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The Cancer Check Test You Can Take Right This Second

All you need is a cotton ball
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My nails are wearing nail polish about 99.5 percent of time. The other 0.5 percent is that 20-minute-ish period between removing my polish and deciding what color to paint on next. I'll weigh the pros and cons of dark vs. light and Deborah Lipmann vs. Essie, all while cringing at my bare nails. Whether it's the creepy red tint that comes after wearing OPI's Fire Engine Red for a week, or that sickly yellow tint of nails that haven't seen the light of day in weeks, it's just, blegh — I can't wait to cover it all up a fresh coat of polish.

But recently, I had a groundbreaking three-day stint of going naked — all-natural nails for a full 72 hours. And that's when I really had time to stop and think about it: Wait — is that yellow tint normal? Or am I just rationalizing my polish addiction? Can continuously suffocating my nails with a chemical substance, which also suffocates my boyfriend (or so he complains), really be OK? Is my nail polish covering up signs of cancer?! Is it giving me cancer?! I had two choices: have a panic attack every time I pull out the nail polish remover, or talk to dermatologist (and nail whisperer) Dr. Chynna Steele, a dermatologist in the Atlanta area. I went with the latter.

Steele told me the shape, texture and tint of your natural nails all offer important clues to what's happening in your body, including serious, sometimes even deadly underlying health issues...and yes, your nail polish may be covering those warning signs up. So, should we give our nails a breather? Remove your polish and click ahead to see if your natural nails are trying to tell you something.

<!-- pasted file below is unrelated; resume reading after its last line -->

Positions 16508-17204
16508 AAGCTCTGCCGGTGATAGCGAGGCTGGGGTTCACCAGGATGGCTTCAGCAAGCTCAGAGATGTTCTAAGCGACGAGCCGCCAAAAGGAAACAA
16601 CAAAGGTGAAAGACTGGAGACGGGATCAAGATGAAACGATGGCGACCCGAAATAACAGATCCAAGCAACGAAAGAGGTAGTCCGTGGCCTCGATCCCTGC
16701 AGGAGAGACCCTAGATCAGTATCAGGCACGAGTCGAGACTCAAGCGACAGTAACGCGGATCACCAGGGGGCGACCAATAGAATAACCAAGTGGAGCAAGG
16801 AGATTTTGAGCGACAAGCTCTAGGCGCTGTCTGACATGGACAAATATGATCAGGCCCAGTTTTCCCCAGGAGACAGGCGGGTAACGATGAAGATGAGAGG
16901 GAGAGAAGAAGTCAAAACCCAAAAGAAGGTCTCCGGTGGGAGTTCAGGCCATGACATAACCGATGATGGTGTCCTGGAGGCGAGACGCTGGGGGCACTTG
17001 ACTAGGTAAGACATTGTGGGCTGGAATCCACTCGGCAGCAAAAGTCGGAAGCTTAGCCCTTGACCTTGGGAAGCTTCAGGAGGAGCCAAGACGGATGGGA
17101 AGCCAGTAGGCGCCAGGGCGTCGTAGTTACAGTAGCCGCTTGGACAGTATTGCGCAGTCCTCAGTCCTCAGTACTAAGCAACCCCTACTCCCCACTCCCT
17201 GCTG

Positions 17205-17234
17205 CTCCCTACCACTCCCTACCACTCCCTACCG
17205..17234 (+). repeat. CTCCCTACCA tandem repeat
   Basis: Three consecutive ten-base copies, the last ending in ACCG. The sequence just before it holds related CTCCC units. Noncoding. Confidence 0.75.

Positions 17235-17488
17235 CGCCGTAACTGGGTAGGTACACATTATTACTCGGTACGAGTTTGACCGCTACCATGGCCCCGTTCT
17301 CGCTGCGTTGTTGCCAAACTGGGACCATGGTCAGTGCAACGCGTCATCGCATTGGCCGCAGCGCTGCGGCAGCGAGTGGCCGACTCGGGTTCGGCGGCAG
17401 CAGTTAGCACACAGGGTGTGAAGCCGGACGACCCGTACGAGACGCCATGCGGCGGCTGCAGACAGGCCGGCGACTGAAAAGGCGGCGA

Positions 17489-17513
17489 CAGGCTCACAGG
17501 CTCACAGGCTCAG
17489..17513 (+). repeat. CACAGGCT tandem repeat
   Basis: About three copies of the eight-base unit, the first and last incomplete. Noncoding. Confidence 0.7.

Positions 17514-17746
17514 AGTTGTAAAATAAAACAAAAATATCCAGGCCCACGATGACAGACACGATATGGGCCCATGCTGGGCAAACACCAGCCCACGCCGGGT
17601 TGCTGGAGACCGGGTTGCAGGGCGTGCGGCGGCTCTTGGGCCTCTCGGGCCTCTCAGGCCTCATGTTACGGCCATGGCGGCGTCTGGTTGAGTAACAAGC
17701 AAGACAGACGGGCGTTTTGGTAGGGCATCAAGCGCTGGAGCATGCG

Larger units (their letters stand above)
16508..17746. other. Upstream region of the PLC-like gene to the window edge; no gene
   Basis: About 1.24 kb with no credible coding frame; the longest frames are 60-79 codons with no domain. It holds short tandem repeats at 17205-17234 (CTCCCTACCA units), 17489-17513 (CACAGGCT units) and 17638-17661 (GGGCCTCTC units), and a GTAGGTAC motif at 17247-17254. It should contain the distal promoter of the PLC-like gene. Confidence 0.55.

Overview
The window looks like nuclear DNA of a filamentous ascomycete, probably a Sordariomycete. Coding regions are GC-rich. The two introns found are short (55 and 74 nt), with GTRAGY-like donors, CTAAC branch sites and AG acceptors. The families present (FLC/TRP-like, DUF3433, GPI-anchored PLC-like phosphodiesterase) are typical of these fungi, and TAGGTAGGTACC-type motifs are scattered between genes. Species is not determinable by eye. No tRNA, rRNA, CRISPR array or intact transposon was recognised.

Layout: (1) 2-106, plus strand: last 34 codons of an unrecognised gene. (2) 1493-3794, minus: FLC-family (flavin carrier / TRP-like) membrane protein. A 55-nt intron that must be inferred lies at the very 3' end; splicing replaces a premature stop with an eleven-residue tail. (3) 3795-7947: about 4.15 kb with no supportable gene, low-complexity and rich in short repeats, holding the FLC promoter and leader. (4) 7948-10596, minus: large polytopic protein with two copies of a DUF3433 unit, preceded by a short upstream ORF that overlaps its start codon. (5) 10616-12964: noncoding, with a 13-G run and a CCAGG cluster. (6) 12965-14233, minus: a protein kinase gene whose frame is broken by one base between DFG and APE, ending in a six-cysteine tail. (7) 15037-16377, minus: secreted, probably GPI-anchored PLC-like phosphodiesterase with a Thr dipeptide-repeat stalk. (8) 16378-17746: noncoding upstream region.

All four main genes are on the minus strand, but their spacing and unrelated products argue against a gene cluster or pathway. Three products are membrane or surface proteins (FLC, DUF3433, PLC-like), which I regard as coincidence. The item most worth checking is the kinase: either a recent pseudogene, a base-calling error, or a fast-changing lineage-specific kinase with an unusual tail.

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TEXTURE: Pitted Nails
If you notice pitting, or small depressions and dents on the surface on your nails, it might point to another skin disorder, Steele says. "Pitting on the nails is usually a sign of psoriasis," an inflammatory skin disease that typically causes scaly, itchy, red patches on the body. But if your body isn't tipping you off, pitting is another way those skin lesions show up, says Steele. "But it's also possible to have nail-only psoriasis," Steele adds. Your doctor can usually diagnose psoriasis with a straightforward physical exam and may recommend a topical treatment, oral or injected medication, or light therapy.

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TEXTURE: Split, cracked, brittle nails
Brittle, cracked nails can ruin a good manicure, but there are bigger issues at stake here — namely, your thyroid gland. Your thyroid gland produces hormones and plays a major role in regulating your metabolism and energy. If it's underactive and hormone levels are low, it usually manifests as dry skin, hair that falls out, and very brittle nails that struggle to grow. If this is the case, ask your doctor for a quick blood test to find out if your hormone levels and thyroid are normal. On a less scary but still depressing note, brittle nails are also a classic sign of getting old, says Steele. "This is especially true of ridging and brittleness. The intrinsic moisture in the nail tends to decline with age, as it does the moisture in our skin."

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TEXTURE: Beau's Lines
If you have linear ridges, known in the medical world as Beau's Lines, your nails are trying to tell you something. You may be vitamin or mineral deficient (lack of zinc can cause the ridges), it could be a bad allergic reaction to a new polish, or something more serious, like diabetes. "Beau's Lines can be associated with anything that stresses the body and requires it to divert resources away from nail growth," says Steele. "This could be anything from a surgery, to severe illness, or a reaction to certain medications." Don't rush to WebMD to diagnose yourself; make an appointment with your doctor to find out of this is a minor reaction or a major health concern.

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TEXTURE: Puffy nail folds
If your nail folds are red, swollen, and tender, chances are you have an infection, According to Steele, puffy nail folds tend to occur with a condition called paronychia, but don't let the big name scare you. Paronychia is a skin infection that occurs around the nails and is fairly common. It can be caused by a bacterial or fungal infection from everyday trauma and inflammation — think: nervously gnawing your cuticles, picking a hangnail, or simply over-washing your hands.

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